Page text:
Designing for dissemination among public health researchers: findings from a national survey in the United States

Am J Public Health. 2013 Sep;103(9):1693-9. doi: 10.2105/AJPH.2012.301165. Epub 2013 Jul 18.


Objectives: We have described the practice of designing for dissemination among researchers in the United States with the intent of identifying gaps and areas for improvement.

Methods: In 2012, we conducted a cross-sectional study of 266 researchers using a search of the top 12 public health journals in PubMed and lists available from government-sponsored research. The sample involved scientists at universities, the National Institutes of Health, and the Centers for Disease Control and Prevention in the United States.

Results: In the pooled sample, 73% of respondents estimated they spent less than 10% of their time on dissemination. About half of respondents (53%) had a person or team in their unit dedicated to dissemination. Seventeen percent of all respondents used a framework or theory to plan their dissemination activities. One third of respondents (34%) always or usually involved stakeholders in the research process.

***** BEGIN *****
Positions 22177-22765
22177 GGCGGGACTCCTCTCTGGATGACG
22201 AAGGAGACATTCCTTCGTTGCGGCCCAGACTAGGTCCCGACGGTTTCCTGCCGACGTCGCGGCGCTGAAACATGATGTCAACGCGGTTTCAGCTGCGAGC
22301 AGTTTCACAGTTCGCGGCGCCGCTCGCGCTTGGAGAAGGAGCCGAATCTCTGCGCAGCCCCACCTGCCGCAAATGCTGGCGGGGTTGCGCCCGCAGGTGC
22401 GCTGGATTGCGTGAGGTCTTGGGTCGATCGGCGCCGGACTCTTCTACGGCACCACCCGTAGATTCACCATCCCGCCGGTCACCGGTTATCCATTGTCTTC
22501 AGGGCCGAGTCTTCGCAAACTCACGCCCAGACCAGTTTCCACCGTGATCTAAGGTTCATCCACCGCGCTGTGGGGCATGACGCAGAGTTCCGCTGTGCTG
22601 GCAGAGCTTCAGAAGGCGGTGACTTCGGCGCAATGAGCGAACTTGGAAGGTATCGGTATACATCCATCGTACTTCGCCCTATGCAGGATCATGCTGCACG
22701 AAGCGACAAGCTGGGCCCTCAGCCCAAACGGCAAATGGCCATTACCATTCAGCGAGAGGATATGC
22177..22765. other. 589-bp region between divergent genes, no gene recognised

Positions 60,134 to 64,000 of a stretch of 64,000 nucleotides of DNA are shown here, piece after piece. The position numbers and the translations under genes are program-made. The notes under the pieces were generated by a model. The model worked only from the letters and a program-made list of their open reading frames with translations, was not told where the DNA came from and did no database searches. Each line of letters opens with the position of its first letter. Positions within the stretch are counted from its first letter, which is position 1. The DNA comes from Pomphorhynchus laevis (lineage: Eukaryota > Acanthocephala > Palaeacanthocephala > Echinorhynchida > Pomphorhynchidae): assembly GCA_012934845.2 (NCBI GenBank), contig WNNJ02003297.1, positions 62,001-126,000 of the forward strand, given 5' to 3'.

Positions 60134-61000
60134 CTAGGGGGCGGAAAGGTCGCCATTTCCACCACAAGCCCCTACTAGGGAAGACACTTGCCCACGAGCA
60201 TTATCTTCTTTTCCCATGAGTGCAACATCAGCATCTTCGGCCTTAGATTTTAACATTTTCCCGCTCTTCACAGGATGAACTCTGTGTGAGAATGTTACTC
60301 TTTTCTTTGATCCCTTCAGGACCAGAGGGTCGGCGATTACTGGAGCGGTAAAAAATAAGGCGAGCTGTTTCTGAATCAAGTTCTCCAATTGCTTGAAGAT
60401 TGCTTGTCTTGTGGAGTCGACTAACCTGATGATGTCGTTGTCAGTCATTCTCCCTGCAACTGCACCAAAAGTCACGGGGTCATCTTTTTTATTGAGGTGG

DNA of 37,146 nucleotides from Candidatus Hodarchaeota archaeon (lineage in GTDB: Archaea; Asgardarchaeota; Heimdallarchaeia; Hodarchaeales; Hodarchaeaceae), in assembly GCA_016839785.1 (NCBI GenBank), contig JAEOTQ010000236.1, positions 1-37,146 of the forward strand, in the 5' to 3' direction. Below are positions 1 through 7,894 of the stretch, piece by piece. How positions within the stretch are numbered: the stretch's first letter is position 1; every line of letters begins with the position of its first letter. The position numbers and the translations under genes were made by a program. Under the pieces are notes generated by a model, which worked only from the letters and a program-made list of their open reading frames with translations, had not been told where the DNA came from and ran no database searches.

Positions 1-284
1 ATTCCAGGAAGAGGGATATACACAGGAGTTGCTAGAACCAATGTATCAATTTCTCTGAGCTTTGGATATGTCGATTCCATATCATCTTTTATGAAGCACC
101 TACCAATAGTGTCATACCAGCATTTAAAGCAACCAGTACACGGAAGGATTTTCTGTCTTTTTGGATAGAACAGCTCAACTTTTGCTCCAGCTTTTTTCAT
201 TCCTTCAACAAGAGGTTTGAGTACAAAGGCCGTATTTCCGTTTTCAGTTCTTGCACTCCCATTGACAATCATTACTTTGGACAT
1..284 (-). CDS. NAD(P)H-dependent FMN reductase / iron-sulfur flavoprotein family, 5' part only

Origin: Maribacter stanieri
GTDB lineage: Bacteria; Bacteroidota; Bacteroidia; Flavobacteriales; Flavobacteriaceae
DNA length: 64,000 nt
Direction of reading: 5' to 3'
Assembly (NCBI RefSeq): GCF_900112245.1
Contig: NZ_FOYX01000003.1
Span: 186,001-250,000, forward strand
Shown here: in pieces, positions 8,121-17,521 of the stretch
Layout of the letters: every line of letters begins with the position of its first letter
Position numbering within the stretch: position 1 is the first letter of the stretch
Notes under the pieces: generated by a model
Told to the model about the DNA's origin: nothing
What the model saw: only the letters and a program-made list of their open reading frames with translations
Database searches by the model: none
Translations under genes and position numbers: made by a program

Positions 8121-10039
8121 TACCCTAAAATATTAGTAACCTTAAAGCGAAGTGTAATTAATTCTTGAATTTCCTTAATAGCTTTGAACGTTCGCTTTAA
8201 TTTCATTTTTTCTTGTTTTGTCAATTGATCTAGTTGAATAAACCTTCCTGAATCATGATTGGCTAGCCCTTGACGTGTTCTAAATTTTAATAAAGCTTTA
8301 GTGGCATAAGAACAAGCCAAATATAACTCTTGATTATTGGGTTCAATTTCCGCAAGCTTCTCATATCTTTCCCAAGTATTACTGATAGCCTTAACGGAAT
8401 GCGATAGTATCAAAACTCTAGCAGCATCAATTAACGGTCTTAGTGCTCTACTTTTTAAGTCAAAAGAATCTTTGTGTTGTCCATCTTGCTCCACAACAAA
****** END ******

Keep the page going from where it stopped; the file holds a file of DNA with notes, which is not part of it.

Conclusions: The current data and the existing literature suggest considerable room for improvement in designing for dissemination.

Publication types

  • Research Support, N.I.H., Extramural
  • Research Support, U.S. Gov't, P.H.S.

MeSH terms

  • Cross-Sectional Studies
  • Humans
  • Information Dissemination* / methods
  • Public Health / methods
  • Public Health / statistics & numerical data*
  • Research Personnel / organization & administration
  • Research Personnel / statistics & numerical data*
  • Surveys and Questionnaires
  • United States
  • Workforce